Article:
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PLA Recycling Recycling

PLA Recycling Recycling ‘hands on‘ The Perpetual Plastic Project with live, interactive demonstration The sustainability and feasibility of various end-of-life options for bioplastics remains a hot discussion topic. The actual application, of course, has a strong influence on which end-of-life option could be the most sustainable. For Purac, Gorinchem, The Netherlands, recycling is the preferred option where possible. This ensures that valuable raw materials remain in the value chain for reuse in future applications. As a result, Purac – a leading company in lactic acid based bioplastics – has sponsored the Perpetual Plastic Project to highlight how easily PLA bioplastic can be recycled. PLA drinking cups were provided by Purac; intended for use at events where people can immediately recycle them into new products after use. The project is designed to educate people on the recyclability of bioplastic, in order to close the loop and promote a circular, biobased economy for future generations. The Perpetual Plastic Project on tour The Perpetual Plastic Project has successfully created a do-it-yourself’, interactive machine, which provides users with a small-scale demonstration of how easily PLA can be recycled: following the steps of cleaning, drying, shredding, melting and extrusion, before finally being remade into a new article. In this case, a 3D printer was used to create jewelry and small toys from the used PLA cups. The machine has toured the Netherlands at numerous events, including the Dutch Design Week in Eindhoven, the Science Center NEMO in Amsterdam and the National Sustainability Congress in Nieuwegein. The Perpetual Plastic Project is an initiative created by former TU Delft students. Purac, together with GroenBeker, provided the PLA bioplastic drinking cups which accompanied the machine. François de Bie, Marketing Director Purac Bioplastics, is pleased with the project: “This initiative demonstrates in a tangible, understandable way just how easily PLA can be recycled. Although PLA is still a relatively new material to the plastics industry, it promises to become widely implemented throughout a broad range of applications. It is therefore vital that we already start to think about how best to recycle these valuable materials. Thanks to the Perpetual Plastics Project, we can show people at events and festivals what can ultimately be achieved on a much larger scale’. Purac has created a short video to highlight the project and the recyclability of PLA. Info: See (or scan the QR-code) to view the video-clip. 54 bioplastics MAGAZINE [03/13] Vol. 8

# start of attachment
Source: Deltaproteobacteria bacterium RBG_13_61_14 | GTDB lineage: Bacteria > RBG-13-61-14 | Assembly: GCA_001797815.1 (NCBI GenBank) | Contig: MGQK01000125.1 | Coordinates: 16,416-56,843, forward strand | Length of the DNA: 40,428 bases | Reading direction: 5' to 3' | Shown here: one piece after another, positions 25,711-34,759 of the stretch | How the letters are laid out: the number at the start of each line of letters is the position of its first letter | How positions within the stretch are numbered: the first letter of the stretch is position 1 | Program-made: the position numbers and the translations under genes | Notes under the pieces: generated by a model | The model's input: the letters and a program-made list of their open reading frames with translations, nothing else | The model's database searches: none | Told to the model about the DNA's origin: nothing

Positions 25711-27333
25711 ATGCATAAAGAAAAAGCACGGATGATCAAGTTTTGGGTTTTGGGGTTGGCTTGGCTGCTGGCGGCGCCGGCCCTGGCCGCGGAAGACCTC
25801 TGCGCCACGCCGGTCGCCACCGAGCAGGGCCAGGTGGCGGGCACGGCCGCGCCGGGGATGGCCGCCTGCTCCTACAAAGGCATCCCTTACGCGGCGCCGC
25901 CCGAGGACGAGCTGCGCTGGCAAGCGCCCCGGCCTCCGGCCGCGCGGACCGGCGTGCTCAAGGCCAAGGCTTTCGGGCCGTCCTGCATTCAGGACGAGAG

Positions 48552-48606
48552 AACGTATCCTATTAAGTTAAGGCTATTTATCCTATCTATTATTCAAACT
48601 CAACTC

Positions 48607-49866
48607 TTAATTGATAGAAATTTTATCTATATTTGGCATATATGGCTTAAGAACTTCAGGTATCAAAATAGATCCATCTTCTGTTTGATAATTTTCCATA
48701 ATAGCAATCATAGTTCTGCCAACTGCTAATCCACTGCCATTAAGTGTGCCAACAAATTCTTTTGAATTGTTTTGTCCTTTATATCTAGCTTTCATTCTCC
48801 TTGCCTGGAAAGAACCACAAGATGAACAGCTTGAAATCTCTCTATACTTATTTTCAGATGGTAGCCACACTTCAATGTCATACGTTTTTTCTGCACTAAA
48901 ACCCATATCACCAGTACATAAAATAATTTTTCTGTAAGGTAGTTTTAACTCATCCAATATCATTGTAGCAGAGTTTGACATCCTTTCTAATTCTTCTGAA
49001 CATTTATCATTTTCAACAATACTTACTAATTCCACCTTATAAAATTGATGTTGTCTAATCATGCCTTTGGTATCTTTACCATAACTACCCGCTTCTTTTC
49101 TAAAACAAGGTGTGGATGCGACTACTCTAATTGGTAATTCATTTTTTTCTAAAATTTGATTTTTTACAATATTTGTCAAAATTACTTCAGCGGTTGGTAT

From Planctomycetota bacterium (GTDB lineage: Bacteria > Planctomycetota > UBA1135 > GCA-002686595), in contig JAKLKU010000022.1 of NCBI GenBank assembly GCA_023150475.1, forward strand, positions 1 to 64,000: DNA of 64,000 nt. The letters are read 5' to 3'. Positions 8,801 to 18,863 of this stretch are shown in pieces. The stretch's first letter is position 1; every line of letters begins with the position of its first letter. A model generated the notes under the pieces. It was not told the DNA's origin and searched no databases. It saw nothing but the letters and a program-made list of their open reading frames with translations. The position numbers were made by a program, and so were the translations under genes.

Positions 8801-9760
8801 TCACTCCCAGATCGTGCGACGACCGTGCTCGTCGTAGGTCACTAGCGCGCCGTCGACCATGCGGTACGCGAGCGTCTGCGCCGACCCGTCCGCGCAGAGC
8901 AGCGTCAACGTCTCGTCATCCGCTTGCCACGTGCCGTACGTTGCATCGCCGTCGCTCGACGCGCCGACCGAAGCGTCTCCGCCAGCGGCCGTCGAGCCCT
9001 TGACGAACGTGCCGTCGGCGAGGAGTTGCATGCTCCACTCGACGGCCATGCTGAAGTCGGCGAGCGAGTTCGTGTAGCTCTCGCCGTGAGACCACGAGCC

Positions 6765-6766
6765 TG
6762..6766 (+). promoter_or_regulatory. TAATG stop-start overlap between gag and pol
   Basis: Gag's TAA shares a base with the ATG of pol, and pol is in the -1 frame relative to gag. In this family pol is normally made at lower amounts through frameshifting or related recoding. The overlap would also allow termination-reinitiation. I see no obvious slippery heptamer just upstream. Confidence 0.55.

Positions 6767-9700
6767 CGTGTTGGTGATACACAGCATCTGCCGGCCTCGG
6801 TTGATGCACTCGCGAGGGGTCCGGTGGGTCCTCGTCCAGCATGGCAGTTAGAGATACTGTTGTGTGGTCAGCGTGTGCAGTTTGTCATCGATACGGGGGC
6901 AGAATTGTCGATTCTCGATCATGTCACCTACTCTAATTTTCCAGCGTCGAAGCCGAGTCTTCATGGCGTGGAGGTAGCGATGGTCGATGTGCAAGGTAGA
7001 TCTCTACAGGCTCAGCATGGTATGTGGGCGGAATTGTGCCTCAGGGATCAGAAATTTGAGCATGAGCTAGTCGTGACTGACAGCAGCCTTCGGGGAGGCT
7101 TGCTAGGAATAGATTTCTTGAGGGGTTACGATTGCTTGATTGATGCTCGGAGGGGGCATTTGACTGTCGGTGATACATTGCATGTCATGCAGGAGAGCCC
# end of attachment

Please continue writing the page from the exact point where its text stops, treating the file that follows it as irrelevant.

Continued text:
PLA Recycling Pelletizing and crystallizing of PLA – an analogy to PET?! As PLA finds more and more applications it gives rise to the question of which are the most appropriate technologies for processing. Because of the low glass transition temperature of PLA the crystallization of the plastics may play a decisive role in identifying further processing, depending on the exact material parameters and processing tasks. The strong analogies of PLA and PET concerning water absorption and crystallization behaviour suggest that processes which can be successfully used for the crystallization of PET are also suitable for the processing of PLA. Meanwhile there are some very different methods for the crystallization of PET as virgin and recycled material. An essentially energy-efficient method is the so-called inline crystallization in combination with an underwater pelletizing system, as introduced by BKG Bruckmann & Kreyenborg Granuliertechnik GmbH of Münster, Germany. Complete BKG-KREYENBORG discharge unit consisting of melt pump, screen changer, polymer valve and underwater pelletizing system With the processing of thermoplastics underwater pelletizing systems play an increasingly important role and may slowly replace classic strand pelletizing systems. The spherical pellets, obtained by using a die-face, are the starting point for the following inline crystallization. The cut pellets are transported in extremely hot process water to the centrifugal dryer, in which they are separated from the water. The amorphous pellets exit the dryer at a very high temperature and fall onto a special vibrating conveyor. Under permanent motion, which prevents a sticking together of the hot pellets, the PET crystallizes automatically from inside to outside solely due to the residual heat. Unlike other processes, no additional energy has to be supplied from outside. With the processing of PET a crystallization degree of about 45 % may be achieved. Additionally the pellets do have such a high temperature that further heating for downstream processes is often not necessary. Microscopic picture of PLA resin, which was crystallized with the CrystallCut system of BKG The analogy of PET and PLA is the starting point for a use of this extremely energy-efficient process for the processing of PLA as virgin and recycled material. A direct use depends on the exact parameters and requires an exact adaptation of the process. As soon as this procedure is successfully identified a cost-efficient and energy-saving method for the crystallization is available for PLA processors. Thus the attraction of the forward looking plastic, PLA, is further increased. MT bioplastics MAGAZINE [03/13] Vol. 8 55

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